“I want to know Christ and the power of his resurrection and the fellowship of sharing in his sufferings…” (Philippians 3:10, NIV 1984).
It was amazing how time slowed down. I had been running in the early morning dark because that’s the only time most doctors have to run. I knew I should have run behind her at the street crossing, but did not. I watched in incredibly slow motion as the front of her car struck me, as I rolled over the hood and then landed hard on my right side. She was frantic. I was sore but fine and told her not to worry.
The next day I was limping backwards carrying a couch for my son-in-law. We had been talking about the car hitting me. I tripped over a small step and landed on my back, bruised again but not injured.
“Are you all right?” (I think he was laughing inside.)
I told him, “Everyone falls, Lance. The key to life is learning how to fall well.”
He just sighed at another father-in-law philosophy.
There is a lot to falling.
First there is the push: so many causes, from cars to couches to sickness to job loss to broken relationships to broken children to dreams-lost-forever and on and on. Sometimes we push ourselves down and sometimes we are flung down in innocence. The cause of the fall is the most curious but least important aspect of the fall. Its importance rests primarily in its lessons for the future.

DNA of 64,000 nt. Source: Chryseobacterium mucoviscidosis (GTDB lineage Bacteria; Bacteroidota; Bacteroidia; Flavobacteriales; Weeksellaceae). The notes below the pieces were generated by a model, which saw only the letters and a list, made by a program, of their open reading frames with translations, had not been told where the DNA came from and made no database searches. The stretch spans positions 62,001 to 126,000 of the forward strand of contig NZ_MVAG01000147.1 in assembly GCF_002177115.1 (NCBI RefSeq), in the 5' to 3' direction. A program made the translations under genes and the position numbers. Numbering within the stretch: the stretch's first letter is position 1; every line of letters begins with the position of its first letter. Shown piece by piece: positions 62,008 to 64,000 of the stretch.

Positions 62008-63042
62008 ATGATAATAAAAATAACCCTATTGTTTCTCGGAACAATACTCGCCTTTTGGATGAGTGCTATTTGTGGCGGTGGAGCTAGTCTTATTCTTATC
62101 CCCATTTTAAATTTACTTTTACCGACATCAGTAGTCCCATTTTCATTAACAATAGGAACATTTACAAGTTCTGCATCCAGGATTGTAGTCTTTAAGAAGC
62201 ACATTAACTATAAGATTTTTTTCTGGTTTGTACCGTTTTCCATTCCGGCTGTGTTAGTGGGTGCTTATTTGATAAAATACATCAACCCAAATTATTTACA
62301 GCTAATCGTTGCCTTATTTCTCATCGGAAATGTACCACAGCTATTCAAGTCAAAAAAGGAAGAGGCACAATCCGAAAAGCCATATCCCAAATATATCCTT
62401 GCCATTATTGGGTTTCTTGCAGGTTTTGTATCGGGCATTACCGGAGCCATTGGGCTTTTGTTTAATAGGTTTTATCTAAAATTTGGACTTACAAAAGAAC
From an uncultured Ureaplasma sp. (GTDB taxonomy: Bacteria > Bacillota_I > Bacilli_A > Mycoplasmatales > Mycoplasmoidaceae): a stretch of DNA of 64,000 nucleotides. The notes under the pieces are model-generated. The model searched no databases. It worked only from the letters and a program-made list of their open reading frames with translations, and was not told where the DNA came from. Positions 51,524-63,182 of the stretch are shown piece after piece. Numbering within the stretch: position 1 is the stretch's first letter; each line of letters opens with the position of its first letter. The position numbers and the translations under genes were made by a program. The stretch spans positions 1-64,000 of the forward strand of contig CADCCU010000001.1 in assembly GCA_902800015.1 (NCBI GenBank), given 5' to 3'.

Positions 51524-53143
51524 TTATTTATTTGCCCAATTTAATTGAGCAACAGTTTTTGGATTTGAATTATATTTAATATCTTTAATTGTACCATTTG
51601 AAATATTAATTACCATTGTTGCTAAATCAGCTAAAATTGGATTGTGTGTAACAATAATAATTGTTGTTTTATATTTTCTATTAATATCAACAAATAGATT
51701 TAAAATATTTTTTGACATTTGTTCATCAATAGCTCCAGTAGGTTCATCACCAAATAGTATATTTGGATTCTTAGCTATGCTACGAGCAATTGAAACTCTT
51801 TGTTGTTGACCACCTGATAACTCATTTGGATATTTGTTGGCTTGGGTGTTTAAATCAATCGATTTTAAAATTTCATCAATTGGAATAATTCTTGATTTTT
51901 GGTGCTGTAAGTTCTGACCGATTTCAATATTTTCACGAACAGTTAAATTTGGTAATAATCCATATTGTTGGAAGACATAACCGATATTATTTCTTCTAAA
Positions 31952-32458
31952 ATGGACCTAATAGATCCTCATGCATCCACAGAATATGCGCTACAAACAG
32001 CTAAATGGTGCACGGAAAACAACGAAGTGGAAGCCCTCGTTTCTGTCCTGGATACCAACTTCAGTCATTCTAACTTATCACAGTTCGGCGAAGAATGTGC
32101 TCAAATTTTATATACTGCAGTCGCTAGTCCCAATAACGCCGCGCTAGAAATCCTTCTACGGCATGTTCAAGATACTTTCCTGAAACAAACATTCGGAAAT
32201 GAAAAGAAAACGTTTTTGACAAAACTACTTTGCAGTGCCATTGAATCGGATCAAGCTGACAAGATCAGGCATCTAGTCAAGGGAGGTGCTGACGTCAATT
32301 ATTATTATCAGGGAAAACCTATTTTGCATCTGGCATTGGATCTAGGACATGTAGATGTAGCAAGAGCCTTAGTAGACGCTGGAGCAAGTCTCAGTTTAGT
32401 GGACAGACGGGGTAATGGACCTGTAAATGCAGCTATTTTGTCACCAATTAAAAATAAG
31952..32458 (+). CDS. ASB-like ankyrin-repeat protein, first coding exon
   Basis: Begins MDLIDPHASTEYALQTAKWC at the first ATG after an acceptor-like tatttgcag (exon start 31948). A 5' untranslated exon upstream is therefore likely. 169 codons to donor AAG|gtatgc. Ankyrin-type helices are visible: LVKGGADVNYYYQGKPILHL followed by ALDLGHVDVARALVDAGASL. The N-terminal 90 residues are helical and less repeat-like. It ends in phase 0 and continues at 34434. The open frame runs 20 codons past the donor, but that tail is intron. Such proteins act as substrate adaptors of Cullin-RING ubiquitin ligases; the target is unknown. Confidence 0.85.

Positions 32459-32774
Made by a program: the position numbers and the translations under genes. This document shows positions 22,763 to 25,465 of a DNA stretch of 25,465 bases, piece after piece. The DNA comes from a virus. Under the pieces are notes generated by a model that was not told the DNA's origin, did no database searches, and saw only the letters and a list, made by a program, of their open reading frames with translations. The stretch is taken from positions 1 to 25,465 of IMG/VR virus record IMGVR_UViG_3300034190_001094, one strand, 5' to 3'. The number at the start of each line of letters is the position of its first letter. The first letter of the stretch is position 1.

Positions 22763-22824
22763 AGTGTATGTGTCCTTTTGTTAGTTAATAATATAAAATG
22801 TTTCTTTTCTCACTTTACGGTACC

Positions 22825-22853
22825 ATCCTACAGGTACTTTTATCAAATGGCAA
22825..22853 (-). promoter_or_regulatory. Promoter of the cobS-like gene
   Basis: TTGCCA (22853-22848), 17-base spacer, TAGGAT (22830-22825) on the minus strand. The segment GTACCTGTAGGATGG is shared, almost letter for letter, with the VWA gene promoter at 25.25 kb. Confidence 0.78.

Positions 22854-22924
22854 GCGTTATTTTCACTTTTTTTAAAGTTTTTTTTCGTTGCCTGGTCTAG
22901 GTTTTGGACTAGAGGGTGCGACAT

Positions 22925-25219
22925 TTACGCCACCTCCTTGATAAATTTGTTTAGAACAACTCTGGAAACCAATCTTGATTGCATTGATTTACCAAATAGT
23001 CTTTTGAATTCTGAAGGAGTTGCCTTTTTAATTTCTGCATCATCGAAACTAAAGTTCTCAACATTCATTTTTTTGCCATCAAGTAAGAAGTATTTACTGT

Then there’s the landing. Falling hurts. The pain of the fall can be wasted or we can endure it in a way that brings glory to Christ and allows us to “share his suffering.” There is no greater witness than one who suffers and, from within that suffering, brings glory to Christ.
And then there’s the getting up again. We have shared before the words that St. Abraham Kidunaia spoke to his niece when he rescued her from prostitution:
“It is not new to fall; what is wrong is to lie down where you have fallen. Remember where you stood before you fell. The devil once mocked you, but now he will know that you can rise stronger than ever before…do not draw back from the mercy of God.”
“Everyone falls, Lance.”
Give me strength to fall well. Give me the compassion to be there for those who have fallen.